Iraqi and Sudanese cooking classes as well!

At Veena’s Market, we love so many cuisines! I just shared the South Indian cooking class in a previous post. Here are two more really cool opportunities!

Project Feast’s pilot training sessions have been in full swing these last two months. We have a Burmese group that started a month ago, and a Middle Eastern group that is almost done training. We also have a large group that will start training at the King County Housing Authority’s Greenbridge Center next week. Exciting times!

Recently, we taught cooking class facilitation skills to a Middle Eastern group in partnership with the Lutheran Community Services Northwest. Brian Donkersley, a volunteer with Project Feast, attended and took these pictures below.

Some of the women who completed the training, will be teaching cooking classes!

Rana and Sundus, both from Iraq will be teaching a class together on July 13th, Saturday from 11:30-2:30, also at Lutheran Community Services Center. Their initial menu had 10 dishes on it and we really had to work with them to bring it down to 6! We will be learning how to make chicken beryani, maqluban (a dish with cauliflower and chicken), oat soup, date halawa, vegetarian salad and nabulsi kunafa, a dessert with cheese. Tickets are $35 each and can be purchased here.

Rehab, a soft spoken lady from Sudanhas designed a menu with many middle eastern favorites such as falafel and hummus. There will also be Sudanese chicken and rice, chickpea salad, and a Sudanese dessert called kunafa. We are offering her Sudanese cooking class to the public on July 9th (postponed to July 23rd from 6-9pm where you will not only learn Rehab’s recipes but also get to eat as a group. This class will be at the open kitchen at the Lutheran Community Services Center. Tickets are $35 each and can be purchased here.


Photo credit for all photos: Brian Donkersley

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Announcing a South Indian cooking class!

Sambhar, a South Indian lentil curry for dosa cooking class

Sambhar, a South Indian lentil curry

It’s been a bit quiet around Veena’s Market…this is because I’ve taken a break to start up a nonprofit called Project Feast. We work with refugees and immigrants in the Seattle area, offer basic training that helps them find jobs in the food industry.

This is one of the hardest and most fulfilling “jobs” I’ve ever had. We’re a long way from being fully established but working really hard to make a difference and show strong results from the beginning.

As part of our work at Project Feast, we like to offer cooking classes and events where we can help provide exposure to the refugee and immigrant community and create opportunities for interaction with the broader Seattle community. These events also help us generate a small amount of revenue to support our training programs.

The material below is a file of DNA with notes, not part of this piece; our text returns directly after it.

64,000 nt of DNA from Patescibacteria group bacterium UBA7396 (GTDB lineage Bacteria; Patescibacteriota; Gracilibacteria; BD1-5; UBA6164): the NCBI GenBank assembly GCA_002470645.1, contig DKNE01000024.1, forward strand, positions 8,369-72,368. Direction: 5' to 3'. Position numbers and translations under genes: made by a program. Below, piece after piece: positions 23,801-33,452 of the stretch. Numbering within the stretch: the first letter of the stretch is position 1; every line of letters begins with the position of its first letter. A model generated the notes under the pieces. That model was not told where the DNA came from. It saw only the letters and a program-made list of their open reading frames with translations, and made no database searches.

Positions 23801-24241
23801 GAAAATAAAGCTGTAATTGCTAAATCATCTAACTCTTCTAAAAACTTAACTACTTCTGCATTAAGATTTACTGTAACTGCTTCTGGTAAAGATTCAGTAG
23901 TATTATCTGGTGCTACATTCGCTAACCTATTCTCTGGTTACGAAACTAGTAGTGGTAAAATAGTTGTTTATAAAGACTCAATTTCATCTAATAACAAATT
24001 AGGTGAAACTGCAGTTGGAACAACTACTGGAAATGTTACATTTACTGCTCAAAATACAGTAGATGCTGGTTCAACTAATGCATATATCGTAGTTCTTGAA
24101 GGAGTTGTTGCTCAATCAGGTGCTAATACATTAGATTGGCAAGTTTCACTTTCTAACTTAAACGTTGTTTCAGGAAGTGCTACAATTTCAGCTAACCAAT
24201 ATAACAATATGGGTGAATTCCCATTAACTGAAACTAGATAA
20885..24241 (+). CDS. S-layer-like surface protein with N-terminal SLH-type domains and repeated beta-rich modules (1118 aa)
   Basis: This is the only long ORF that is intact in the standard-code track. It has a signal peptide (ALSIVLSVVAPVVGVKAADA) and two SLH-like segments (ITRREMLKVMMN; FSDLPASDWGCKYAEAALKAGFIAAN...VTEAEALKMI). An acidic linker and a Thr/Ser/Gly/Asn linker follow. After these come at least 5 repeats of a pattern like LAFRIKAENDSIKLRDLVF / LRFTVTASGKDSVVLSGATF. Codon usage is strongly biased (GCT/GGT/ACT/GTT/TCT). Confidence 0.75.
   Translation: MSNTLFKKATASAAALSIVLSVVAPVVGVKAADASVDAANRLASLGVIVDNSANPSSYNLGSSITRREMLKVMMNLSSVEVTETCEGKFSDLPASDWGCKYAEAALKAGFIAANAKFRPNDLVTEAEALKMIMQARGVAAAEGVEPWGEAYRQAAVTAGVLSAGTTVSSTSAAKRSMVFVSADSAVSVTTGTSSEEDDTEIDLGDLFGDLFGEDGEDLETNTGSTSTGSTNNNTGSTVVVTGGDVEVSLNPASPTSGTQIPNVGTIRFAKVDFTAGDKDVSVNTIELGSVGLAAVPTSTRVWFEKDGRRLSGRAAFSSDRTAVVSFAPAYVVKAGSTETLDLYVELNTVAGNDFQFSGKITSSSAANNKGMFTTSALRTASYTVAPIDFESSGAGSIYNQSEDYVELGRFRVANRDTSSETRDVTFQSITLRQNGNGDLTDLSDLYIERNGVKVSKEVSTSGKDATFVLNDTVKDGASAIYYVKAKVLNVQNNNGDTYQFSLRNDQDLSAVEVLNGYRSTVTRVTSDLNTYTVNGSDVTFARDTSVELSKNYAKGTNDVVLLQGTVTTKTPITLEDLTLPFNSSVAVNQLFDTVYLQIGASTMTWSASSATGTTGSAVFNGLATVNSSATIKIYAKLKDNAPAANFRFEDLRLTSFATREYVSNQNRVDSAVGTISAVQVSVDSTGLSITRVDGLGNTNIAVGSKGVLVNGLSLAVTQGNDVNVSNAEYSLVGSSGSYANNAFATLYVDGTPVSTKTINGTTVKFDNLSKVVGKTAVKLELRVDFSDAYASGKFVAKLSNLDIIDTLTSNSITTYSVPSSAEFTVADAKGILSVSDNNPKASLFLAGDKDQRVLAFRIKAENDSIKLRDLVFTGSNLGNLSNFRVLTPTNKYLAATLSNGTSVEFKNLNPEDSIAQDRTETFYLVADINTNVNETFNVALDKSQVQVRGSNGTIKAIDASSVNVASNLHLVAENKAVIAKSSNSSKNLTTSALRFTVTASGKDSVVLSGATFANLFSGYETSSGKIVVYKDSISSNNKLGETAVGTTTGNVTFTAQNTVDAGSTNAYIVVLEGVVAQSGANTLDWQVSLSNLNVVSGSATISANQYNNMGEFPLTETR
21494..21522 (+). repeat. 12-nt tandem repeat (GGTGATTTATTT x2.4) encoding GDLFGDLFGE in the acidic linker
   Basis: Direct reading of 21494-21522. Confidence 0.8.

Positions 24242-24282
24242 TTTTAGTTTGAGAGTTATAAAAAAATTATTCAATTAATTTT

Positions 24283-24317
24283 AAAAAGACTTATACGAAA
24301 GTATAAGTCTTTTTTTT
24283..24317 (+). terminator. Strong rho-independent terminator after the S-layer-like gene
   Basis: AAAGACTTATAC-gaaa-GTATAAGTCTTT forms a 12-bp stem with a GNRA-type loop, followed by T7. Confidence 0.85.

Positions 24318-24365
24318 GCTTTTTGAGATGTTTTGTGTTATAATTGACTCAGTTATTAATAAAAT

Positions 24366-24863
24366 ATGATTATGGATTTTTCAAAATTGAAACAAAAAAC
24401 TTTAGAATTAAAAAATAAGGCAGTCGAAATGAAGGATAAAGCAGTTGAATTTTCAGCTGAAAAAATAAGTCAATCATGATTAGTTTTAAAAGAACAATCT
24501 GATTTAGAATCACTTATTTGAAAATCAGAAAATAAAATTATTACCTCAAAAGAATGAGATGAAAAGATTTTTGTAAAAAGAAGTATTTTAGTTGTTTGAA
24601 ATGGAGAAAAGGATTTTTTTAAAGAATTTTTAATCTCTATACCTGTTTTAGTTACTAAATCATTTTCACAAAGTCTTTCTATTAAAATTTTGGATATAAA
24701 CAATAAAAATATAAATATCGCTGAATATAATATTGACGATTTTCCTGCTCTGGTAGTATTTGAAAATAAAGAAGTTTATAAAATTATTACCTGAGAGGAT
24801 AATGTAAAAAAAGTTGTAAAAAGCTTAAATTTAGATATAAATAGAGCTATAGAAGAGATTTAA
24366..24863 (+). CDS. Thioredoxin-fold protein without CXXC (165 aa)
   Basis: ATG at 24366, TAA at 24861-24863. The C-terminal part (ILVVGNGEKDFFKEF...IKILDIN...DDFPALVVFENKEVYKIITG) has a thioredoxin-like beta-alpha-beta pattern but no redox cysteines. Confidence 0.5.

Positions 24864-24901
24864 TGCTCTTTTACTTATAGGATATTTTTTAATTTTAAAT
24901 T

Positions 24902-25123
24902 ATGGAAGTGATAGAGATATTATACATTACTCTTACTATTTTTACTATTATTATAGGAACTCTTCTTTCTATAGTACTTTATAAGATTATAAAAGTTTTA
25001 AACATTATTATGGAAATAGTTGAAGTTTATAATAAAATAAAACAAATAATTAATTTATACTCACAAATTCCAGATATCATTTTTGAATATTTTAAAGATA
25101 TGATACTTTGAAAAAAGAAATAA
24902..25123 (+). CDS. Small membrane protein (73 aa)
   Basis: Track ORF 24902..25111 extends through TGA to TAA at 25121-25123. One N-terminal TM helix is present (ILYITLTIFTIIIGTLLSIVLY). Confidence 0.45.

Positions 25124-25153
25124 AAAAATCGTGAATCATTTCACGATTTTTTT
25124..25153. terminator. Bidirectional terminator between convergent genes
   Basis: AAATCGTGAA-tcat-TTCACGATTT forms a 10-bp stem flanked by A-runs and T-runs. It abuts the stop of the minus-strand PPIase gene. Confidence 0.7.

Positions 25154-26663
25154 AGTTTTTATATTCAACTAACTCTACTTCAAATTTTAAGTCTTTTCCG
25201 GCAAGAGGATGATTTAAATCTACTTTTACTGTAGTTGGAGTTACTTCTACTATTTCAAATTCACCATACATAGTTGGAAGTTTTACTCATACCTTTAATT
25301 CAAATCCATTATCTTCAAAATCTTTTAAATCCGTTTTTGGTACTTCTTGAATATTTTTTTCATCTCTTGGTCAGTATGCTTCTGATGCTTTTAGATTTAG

Since I can teach Indian cooking classes, I’m doing my bit too! Next week, I’ll be offering a Dosa making extravaganza at the Fremont Abbey.

We will be making the popular Masala Dosas with a curried potato filling as well as Kheema Dosas that are stuffed with curried ground meat. We will have the South Indian lentil curry called Sambhar as well as a couple of chutneys as accompaniments. You will leave with recipes as well as some of the ingredients so you can repeat the dishes at home. Tickets are $55 and the classes will be held at the downstairs kitchen at the Fremont Abbey in Seattle.

For more information and to buy tickets.


Filed under General, India

Burmese Cooking Class on March 16

IMG_5244 notedit

It’s been a while since my last post! I’ve been REALLY busy getting an exciting nonprofit venture off the ground. This is a social enterprise called Project Feast that provides training and opportunities to refugees and immigrants in the food industry. It shouldn’t be surprising that this startup too is all about food!

We’ve been very focused so far on working with Burmese cooks. This is a cuisine that Veena’s Market customers are bound to love. Much like India, Burma has a lot of diversity in religion, ethnicity, and food. The Seattle area has become home for many people from the various communities of Burma with a lot of diversity in religion, language and cuisine. While the Burmese cuisine is influenced by that of its neighbors – India, China and Thailand – its flavors are unique, fresh and delicious.

I get many requests for cooking classes. I wanted to share a unique opportunity with Seattle area readers of this blog. Project Feast is offering a unique cooking class in partnership with Crooked Trails on March 16th. Come taste the flavors of Burma at a hands-on cooking class.